What Are Speech and Language Disorders?

  • Children who experience difficulties pronouncing speech sounds correctly or fluently, or have problems with their voices, are deemed to have a speech disorder. Those who have problems understanding others or sharing thoughts, ideas and feelings are deemed to have a language disorder.
  • Often disorders may occur in conjunction with other learning disabilities such as ADHD, Autism and Dyslexia or in conjuction with wider medical issues such as a href="http://www.nhs.uk/conditions/Head-injury-severe-/Pages/Introduction.aspx">Brain Injuries or Cleft Lip and Palate.
  • Some of the most common speech disorders are Stammering and Dysathria.
    • Stammering -Stammering is characterised by the repetition of sounds or syllables, the prolonging of sounds and pausing or 'blocking', when words get stuck or don't come out at all. Stammering may develop as a child is first learning to speak or later in life as a result of head injury, stroke, neurological disease or medication. It is very common among young children, around one in twenty will experience a phase of non-fluent speech.
    • Dysathria - Dysathria is a difficulty speaking caused by problems controlling the muscles used in speech. Sufferers may have slurred, nasal sounding or breathy speech, a strained or horse voice, excessively loud or quiet speech, problems speaking in a regular rhythm, "gurgled" or monotone speech or difficulty with tongue and lip movements. A person with dysathria may be difficult to understand. Dysathria does not affect intelligence or understanding but sufferers may also have problems in these areas.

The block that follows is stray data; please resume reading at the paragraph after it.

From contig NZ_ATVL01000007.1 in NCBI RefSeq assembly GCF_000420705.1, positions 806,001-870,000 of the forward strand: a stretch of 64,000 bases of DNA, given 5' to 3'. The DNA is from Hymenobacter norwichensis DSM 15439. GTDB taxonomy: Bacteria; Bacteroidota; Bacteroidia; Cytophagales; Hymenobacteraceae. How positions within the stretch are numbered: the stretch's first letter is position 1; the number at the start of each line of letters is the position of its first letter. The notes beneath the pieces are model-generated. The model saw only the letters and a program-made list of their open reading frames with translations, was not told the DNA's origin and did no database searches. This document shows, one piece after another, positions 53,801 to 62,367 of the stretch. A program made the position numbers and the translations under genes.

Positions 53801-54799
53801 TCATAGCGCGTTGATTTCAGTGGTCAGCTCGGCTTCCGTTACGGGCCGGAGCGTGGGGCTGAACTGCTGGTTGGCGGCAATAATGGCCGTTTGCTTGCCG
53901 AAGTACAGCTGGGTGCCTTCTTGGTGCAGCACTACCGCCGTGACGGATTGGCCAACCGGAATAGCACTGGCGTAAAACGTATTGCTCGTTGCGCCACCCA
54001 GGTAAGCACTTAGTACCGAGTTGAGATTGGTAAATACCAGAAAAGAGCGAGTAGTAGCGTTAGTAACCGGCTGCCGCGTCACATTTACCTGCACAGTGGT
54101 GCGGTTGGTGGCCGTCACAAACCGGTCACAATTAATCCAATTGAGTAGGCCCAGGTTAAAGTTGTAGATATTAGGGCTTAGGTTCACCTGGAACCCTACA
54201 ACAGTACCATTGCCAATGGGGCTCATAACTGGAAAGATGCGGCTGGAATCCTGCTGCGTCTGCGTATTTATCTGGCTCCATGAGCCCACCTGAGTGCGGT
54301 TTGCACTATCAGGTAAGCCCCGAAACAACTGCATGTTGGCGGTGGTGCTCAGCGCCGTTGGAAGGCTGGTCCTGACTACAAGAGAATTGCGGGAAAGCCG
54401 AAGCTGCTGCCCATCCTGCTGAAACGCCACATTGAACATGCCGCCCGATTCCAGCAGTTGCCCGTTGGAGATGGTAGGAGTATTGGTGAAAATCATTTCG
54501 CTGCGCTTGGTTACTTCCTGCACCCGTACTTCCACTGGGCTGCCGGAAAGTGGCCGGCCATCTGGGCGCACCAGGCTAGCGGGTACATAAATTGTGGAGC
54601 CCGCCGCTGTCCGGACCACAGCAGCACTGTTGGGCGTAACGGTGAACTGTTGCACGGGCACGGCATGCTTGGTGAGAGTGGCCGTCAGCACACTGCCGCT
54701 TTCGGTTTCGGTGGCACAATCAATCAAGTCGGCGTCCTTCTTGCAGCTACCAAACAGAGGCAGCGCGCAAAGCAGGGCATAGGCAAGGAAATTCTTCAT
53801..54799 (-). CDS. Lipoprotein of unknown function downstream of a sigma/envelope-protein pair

• One of the most common language disorders to affect school children is selective mutism.
    • Selective Mutism - Selective Mutism (SM) is an anxiety disorder which prevents children speaking in certain situations, despite being able to talk at other times. Children are not choosing to remain silent but are unable to speak, feeling frozen. SM is believed to be a phobia of talking. It affects around 1in 150 children and usually occurs in early childhood. It is usually associated with other anxieties or learning disabilities. Children with SM may seem nervous, socially awkward, clingy, excessively shy, serious, stubborn or frozen and expressionless. They may communicate using gestures or speak in an altered voice such as a whisper.

Getting Help:

  • If you have any concerns about your Child's speech and language development, seek advice from your GP. They can go on to refer you to Speech and Language Therapists where necessary.
  • For young children wth stammers, therapy is often highly successful, especially when treated as soon as possible.
  • Children with dysathria may also benefit from speech and language therapy but there is no guarantee of improvement in the patient's speech.
  • For Selective Mutism, parents should again attempt to diagnose the issue as early as possible, before it leads to social isolation or low self-esteem. Schools are increasingly being trained to recognise and support children with SM. If treated and handled properly by speech and language therapists, families and schools, most children will overcome SM.

Managing Speech and Language Disabilities:

  • As many speech and language disorders are associated with anxiety, parents can help to improve their child's communication by creating an environment in which the child feels more relaxed and confident about their use of language.
  • Parents are encouraged not to use pressure or bribes to improve a child's communication but to acknowledge that they have difficulty and let them know that they understand. Rather than praising children publicly for an achievement, which may embarrass them, praise can be given privately at home. Letting a child know that non-verbal communication, such as smiling and waving, is OK until they feel ready to speak may also help to put them at ease.
  • For children with physical speech disorders a child's confidence can be raised by turning down background noise when they are speaking, giving them long enough to respond, not interrupting or correcting their speech and admitting when you don't understand what they said. If this is the case you can ask them Yes/No questions to help clarify, for example "did you ask where I am going?".

All information from NHS Choices and The American Speech-Language-Hearing Association.

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